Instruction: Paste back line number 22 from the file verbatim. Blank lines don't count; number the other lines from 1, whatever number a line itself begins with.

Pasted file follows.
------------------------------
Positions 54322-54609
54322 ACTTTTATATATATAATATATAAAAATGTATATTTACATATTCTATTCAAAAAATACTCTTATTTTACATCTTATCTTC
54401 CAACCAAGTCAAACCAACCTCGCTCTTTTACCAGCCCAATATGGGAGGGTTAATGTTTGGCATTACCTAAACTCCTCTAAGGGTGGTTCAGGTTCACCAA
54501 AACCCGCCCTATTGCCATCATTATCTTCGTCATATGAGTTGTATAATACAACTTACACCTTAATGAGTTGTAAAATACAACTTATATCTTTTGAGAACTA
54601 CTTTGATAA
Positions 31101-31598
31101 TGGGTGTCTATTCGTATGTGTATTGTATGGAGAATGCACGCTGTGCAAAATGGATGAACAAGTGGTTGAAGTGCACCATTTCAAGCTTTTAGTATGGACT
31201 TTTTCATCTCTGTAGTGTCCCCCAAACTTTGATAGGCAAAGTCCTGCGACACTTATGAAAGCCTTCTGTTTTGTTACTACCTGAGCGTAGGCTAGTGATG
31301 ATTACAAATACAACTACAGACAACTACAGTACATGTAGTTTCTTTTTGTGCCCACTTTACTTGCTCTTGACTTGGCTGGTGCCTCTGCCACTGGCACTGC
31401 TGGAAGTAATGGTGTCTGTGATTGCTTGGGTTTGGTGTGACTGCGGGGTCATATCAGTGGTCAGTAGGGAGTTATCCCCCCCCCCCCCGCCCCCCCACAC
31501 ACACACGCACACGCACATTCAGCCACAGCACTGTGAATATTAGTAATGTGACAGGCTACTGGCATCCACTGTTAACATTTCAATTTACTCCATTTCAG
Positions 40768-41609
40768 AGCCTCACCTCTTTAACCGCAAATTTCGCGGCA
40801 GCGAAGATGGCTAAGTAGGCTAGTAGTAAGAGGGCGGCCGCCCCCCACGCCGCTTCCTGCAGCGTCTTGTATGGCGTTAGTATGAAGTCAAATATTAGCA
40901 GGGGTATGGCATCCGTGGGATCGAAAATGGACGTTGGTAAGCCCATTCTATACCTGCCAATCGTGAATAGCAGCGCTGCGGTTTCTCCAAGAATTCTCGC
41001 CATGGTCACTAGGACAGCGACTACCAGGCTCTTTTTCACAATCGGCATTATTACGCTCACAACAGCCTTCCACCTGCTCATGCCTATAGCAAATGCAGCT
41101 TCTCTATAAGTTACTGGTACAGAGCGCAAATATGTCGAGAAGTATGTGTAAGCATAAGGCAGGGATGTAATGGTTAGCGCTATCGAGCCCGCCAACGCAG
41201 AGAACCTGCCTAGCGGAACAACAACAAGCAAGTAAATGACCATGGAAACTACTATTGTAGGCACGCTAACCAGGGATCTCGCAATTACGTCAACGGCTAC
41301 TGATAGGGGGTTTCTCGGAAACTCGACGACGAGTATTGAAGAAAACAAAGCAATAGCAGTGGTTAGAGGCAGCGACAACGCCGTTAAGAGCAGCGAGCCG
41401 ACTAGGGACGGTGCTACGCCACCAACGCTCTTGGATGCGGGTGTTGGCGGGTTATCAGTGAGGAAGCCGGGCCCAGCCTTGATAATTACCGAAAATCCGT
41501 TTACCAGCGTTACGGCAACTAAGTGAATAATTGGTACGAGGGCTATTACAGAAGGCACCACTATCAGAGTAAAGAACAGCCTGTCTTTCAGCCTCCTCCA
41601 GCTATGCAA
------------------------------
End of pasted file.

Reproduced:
41601 GCTATGCAA